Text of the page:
Facebook admission shows child safety not a top priority, NSPCC says
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Facebook’s revelation that it expects reports of child sexual abuse to drop once its controversial encryption plans go ahead have been branded a “remarkable admission” by the NSPCC.
The charity said the acknowledgement from the social media giant demonstrates that children’s safety is not a top priority.
Proposed changes to end-to-end encryption on the firm’s private messaging services on Facebook Messenger and Instagram have led to fears that paedophiles distributing child sexual exploitation material could find it easier to evade police detection.
Facebook – which already end-to-end encrypts messages via WhatsApp – has repeatedly defended the move as a step to better protect people’s privacy.
Asked by MPs on Wednesday whether reporting of child sexual abuse would decline, Monika Bickert, the company’s vice president of global policy management, said: “I do expect those numbers will go down.”
These comments are a remarkable admission of where Facebook’s priorities lie, and it’s abundantly clear child safety is not at the top of the list
Yvette Cooper, chairwoman of the Home Affairs Committee, responded: “Why is Facebook trying to introduce something that will put more children at risk, that will make it harder for law enforcement to rescue vulnerable children, why are you doing this?”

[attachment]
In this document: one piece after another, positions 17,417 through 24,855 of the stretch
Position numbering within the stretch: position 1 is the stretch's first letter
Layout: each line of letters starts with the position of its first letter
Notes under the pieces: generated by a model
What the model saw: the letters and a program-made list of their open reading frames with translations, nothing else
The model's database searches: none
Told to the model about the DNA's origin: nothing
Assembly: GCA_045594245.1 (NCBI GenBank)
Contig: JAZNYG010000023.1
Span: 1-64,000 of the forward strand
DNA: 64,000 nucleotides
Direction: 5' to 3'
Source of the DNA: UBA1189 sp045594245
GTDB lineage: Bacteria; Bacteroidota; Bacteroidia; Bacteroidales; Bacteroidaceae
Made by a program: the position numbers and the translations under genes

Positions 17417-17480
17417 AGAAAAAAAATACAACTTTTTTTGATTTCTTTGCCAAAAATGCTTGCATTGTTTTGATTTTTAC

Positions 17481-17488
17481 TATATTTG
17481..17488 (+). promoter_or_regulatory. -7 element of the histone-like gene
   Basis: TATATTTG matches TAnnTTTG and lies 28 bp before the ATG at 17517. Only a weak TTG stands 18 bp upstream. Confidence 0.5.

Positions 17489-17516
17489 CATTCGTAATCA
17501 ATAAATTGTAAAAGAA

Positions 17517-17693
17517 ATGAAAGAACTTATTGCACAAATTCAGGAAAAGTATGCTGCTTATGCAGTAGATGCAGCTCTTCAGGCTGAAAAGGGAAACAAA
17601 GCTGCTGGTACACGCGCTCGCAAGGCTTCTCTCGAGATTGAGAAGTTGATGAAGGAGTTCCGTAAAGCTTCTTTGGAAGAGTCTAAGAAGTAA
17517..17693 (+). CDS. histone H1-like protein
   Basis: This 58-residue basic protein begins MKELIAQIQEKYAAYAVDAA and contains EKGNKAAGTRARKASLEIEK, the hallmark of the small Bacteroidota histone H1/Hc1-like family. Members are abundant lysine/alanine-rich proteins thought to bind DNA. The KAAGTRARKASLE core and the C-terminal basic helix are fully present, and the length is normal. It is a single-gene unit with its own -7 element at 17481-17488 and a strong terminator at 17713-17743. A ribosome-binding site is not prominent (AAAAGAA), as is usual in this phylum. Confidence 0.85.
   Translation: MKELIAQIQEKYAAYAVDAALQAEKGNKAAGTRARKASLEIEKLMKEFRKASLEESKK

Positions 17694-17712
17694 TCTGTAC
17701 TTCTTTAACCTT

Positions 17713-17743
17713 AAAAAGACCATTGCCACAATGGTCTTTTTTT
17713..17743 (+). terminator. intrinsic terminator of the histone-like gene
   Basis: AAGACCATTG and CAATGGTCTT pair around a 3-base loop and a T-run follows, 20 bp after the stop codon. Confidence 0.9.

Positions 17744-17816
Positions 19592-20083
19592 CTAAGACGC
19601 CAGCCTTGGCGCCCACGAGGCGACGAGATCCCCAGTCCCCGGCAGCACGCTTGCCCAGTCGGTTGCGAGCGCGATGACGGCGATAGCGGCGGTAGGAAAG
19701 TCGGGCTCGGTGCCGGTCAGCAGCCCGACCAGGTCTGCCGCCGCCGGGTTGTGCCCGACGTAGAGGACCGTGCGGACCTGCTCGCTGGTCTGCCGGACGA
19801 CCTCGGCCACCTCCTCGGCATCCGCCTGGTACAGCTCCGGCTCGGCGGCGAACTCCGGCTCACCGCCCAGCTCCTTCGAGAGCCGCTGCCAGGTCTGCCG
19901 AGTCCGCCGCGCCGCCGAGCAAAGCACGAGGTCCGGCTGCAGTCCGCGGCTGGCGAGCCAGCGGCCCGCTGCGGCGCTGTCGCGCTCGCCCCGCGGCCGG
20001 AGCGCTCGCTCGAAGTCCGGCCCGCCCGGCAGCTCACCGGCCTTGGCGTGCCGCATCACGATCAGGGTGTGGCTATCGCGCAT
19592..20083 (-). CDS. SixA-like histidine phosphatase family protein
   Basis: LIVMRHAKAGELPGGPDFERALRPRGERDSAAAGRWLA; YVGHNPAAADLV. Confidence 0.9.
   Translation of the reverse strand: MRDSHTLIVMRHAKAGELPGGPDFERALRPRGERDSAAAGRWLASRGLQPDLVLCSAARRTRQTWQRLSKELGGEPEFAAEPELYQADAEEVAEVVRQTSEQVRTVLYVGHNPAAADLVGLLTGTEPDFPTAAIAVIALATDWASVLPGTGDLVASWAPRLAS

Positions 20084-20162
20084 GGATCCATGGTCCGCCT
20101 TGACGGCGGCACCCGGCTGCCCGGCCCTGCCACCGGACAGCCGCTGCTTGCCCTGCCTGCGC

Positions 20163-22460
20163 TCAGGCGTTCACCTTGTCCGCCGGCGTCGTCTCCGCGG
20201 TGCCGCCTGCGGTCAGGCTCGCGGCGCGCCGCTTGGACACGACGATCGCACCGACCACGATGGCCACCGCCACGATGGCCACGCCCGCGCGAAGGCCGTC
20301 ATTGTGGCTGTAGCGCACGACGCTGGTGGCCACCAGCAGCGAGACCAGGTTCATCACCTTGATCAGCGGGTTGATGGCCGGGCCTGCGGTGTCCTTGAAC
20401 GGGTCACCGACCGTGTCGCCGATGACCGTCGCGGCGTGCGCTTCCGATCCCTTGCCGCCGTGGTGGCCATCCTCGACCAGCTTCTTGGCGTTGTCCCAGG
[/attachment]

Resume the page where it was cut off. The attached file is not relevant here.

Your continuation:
Ms Bickert, said the company is “mindful of all the different types of abuse online”, describing it as a “pretty complicated area”.
“I don’t think there is a very clear answer on how to keep people safe most of the time,” she told the Committee.
“In the UK, adults who were surveyed have said that the crimes online that are most concerning to them are data, data loss and hacking, that sort of crime.”
She added: “I think as we get more aggressive at just prohibiting people from having access to the service in the first place that should also drive those numbers down.”
Facebook argues encryption is the industry standard and that it has committed to working with law enforcement unlike other end-to-end encrypted messaging providers.
The NSPCC has long campaigned against the social network’s plan.
“These comments are a remarkable admission of where Facebook’s priorities lie, and it’s abundantly clear child safety is not at the top of the list,” said Andy Burrows, head of child safety online policy for the charity.
“Facebook has the opportunity to set the industry standard by moving forwards with end-to-end encryption when children’s safety will not be compromised, rather than pushing ahead at the first opportunity.
“Their seemingly cavalier approach to child safety underlines precisely why we need a legal duty for care on tech firms that repeatedly fail to protect their young users.
“It’s important the Online Safety Bill gives the regulator the power and agility to hold firms accountable if their platforms and design choices put children at risk.”
During the Committee it was revealed that about 250,000 WhatsApp accounts are banned every month for participating in groups that are sharing child exploitation imagery, just based detection from unencrypted parts within the app, such as the group profile image, name and description, as well as user reports.
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